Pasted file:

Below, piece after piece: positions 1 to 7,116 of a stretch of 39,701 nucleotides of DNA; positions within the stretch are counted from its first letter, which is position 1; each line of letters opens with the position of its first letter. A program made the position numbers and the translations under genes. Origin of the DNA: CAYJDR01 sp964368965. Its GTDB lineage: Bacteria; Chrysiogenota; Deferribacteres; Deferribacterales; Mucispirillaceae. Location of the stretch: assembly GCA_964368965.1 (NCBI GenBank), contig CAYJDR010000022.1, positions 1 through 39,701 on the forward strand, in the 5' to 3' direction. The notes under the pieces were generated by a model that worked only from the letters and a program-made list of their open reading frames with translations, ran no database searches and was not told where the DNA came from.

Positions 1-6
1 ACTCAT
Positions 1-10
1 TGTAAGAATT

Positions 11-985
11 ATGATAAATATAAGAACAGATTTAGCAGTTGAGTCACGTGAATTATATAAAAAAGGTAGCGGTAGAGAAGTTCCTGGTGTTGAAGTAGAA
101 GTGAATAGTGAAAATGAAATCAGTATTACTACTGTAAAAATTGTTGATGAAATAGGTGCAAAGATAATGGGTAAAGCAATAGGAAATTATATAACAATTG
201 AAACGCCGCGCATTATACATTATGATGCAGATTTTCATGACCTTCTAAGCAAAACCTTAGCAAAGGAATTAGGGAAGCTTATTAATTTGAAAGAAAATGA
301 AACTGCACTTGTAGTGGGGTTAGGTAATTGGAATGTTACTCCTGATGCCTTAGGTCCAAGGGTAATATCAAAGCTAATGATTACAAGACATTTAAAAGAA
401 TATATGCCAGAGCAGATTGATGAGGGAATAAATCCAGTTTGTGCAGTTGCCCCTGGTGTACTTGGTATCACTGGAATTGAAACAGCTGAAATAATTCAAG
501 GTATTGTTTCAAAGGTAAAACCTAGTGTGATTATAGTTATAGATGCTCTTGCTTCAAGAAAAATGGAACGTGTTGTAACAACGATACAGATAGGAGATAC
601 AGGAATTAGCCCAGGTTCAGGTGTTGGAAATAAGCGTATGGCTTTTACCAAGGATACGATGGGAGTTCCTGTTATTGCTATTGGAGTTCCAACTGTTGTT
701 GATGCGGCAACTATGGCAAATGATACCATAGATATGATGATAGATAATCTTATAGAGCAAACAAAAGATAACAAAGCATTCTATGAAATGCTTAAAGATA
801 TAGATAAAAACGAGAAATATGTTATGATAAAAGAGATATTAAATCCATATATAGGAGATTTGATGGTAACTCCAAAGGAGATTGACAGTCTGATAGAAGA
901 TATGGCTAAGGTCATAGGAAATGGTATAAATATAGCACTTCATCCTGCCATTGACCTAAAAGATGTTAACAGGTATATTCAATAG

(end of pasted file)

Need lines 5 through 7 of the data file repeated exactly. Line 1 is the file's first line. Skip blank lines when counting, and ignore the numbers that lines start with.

1 TGTAAGAATT

Positions 11-985
11 ATGATAAATATAAGAACAGATTTAGCAGTTGAGTCACGTGAATTATATAAAAAAGGTAGCGGTAGAGAAGTTCCTGGTGTTGAAGTAGAA